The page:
I am extremely tired today, but determined to keep my daily commitment, so I’ve decided to post something that I should have posted before, given the approaching wedding and the extent of my blogging about it: Mr. Kim’s and my love story!
Everyone knows love can be a powerful thing, and, indeed, our love story (besides being wonderful to be a part of) actually won us material prizes: Mr. Kim won the chance to propose to me in a very special way, which I suppose I should write about in detail soon too, by writing our love story. He wrote it in Korean, and since then, we’ve posted his Korean version and my own perspective in English, so that our bilingual friends and family can enjoy (and hopefully laugh at the differences in) our stories.
So here’s my version of our love story, pretty much copied from our wedding website, with just a few minor changes. Enjoy!
Mrs. Kim’s Story
Last year in August, I had just gotten a new job and moved to a new neighborhood on the outskirts of Seoul. While I waited for my job to start, I decided to try online dating for the first time, and, wanting to meet people outside the English teacher community, I wrote my profile in Korean. One of the first messages I received on the site said, in Korean: “Wow, you speak Korean well, and you’re charming,” which, fortunately for the sender, sounds somewhat less corny in Korean than it does in English.
This guy and I chatted a bit on the site, and he told me his name was Kim [OOO] [OOO] and that he lived near Hwarangdae Station in Seoul. What a remarkable coincidence–this was my new neighborhood, I said, and I’d just gotten a job at a university nearby! He asked what I enjoyed doing and, when I told him I enjoyed outdoor things–hiking, jogging, riding my bike and drinking beer by the Han river–he said he enjoyed the same things. We made plans to meet up at a new craft beer pub I’d been wanting to check out in Anam-dong on Korea’s Independence Day.
I’d had another date that afternoon, but I arrived first and waited outside Exit 2 of the station as the sky darkened. Before long, a man approached and peered into my face. He was shorter than I had expected. “Are you Sara?” he asked in Korean, pretty much the only language we had used to communicate thus far. Unfortunately, at that time I could write Korean much better than I could speak it, so I stammered as much in English; to my surprise, he spoke English nearly flawlessly.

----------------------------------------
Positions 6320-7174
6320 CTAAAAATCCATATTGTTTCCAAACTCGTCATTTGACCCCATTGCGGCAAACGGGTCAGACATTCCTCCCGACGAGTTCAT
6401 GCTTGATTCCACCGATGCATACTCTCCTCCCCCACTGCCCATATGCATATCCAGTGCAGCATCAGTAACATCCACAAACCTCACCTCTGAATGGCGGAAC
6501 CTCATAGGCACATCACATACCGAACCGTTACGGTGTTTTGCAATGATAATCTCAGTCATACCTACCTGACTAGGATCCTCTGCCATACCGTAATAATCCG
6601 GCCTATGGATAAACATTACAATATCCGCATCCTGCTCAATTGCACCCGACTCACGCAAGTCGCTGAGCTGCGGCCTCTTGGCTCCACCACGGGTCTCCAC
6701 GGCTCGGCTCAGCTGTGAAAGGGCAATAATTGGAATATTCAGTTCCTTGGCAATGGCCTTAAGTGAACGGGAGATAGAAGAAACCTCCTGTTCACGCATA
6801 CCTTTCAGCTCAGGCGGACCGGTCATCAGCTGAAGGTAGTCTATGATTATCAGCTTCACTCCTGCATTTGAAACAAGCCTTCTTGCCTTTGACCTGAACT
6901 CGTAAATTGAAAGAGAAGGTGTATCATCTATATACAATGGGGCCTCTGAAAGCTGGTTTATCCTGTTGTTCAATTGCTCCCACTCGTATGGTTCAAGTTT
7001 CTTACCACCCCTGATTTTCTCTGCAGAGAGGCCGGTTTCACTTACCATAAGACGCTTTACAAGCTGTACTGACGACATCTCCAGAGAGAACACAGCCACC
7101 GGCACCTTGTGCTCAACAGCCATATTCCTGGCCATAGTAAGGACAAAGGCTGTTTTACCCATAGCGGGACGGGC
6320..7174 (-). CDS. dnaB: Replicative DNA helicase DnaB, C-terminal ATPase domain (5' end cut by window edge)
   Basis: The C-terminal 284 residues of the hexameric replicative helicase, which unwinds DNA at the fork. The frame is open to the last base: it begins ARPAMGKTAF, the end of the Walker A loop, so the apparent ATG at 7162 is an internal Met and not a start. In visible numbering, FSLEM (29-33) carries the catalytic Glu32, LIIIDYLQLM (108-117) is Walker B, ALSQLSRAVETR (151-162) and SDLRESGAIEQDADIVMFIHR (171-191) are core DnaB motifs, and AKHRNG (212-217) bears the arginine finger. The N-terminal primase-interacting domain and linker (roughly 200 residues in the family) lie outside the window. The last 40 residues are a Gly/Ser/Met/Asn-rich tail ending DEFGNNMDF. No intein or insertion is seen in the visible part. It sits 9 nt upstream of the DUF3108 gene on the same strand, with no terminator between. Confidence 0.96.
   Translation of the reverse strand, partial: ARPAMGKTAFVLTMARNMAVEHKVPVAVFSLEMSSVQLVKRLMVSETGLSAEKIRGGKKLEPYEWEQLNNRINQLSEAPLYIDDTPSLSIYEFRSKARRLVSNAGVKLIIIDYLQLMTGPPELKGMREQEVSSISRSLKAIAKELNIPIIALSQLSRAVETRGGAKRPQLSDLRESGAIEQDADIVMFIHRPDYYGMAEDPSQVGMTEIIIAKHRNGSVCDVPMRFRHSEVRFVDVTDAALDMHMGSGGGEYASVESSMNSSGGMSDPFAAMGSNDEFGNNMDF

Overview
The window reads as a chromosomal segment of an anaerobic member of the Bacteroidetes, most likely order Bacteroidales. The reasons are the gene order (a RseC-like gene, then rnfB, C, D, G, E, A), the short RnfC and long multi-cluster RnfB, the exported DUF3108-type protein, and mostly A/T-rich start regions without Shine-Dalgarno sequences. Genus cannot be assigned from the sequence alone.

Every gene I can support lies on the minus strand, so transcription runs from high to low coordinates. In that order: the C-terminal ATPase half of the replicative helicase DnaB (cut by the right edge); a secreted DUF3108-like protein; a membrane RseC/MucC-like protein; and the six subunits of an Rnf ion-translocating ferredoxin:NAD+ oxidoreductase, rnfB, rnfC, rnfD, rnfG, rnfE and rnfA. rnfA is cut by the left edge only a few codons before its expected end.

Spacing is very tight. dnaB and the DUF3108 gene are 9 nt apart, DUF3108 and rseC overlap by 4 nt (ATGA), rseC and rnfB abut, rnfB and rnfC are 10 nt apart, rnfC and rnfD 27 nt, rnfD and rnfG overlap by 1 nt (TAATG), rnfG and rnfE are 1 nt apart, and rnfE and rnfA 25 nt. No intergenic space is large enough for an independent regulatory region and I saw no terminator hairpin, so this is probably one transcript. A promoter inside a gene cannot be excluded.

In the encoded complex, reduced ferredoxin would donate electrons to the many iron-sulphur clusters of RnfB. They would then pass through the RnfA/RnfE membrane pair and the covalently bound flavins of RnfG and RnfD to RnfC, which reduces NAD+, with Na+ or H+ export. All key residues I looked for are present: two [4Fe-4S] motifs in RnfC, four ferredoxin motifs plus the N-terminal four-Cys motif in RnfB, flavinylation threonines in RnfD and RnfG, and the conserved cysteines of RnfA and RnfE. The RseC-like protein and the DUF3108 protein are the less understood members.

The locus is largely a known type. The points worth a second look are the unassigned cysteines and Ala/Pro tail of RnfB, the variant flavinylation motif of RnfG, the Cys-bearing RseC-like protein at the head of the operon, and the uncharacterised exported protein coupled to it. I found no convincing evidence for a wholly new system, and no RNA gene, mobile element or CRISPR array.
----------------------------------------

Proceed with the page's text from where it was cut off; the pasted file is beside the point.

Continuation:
Ten minutes later, as we sat in the pub, he asked which university I was working at. “Korea Military Academy,” I answered. He stared at me, looking confused, so I started to explain, “Maybe you don’t know it, 육군사관학교, it’s like the Korean version of West Point.” That’s when he interrupted me: “No, I work there too.”
Although neither of us was sure if it was a still date at first after that exchange, as soon-to-be-coworkers, we both put on our best behavior. Within a few hours, we had mutually and tacitly decided it was a date; within two weeks, we had decided to become a couple; and about three months later, we decided to get married.
Of course, when Mr. Kim first told me he wanted to marry me, it wasn’t in such auspicious circumstances: In a sports bar I dislike, on a Sunday afternoon, after several drinks. Actually, I didn’t care; I’m not that romantic, and I was going to marry the most wonderful man in the world. Still, what would we tell our grandkids?
I knew Mr. Kim wanted to propose more formally, and, as spring wore on, I knew something was up. Would he pop the question during our trip to Korea’s East Coast? Was he waiting for May 16, his parents’ anniversary? When he asked me if I had time to go to a palace festival any evening in the first week of May, I did my best to pretend to have no suspicions. He told me he’d gotten a private tour and a photographer, and I asked what I should wear and tried to be nonchalant.
In the end, it turned out that he had won a contest by writing our story, and he proposed to me by reading me a beautiful letter in front of the greenhouse at one of Korea’s palaces while a photographer snapped pictures, a crowd looked on, and I almost cried. It was a really amazing moment, which is why I really can’t describe it, but afterwards we went out for fried chicken and beer, a combination so classic in Korea that it has its own portmanteau.
Of course, he’s still never taken me to the Han River, but I guess I can live with that.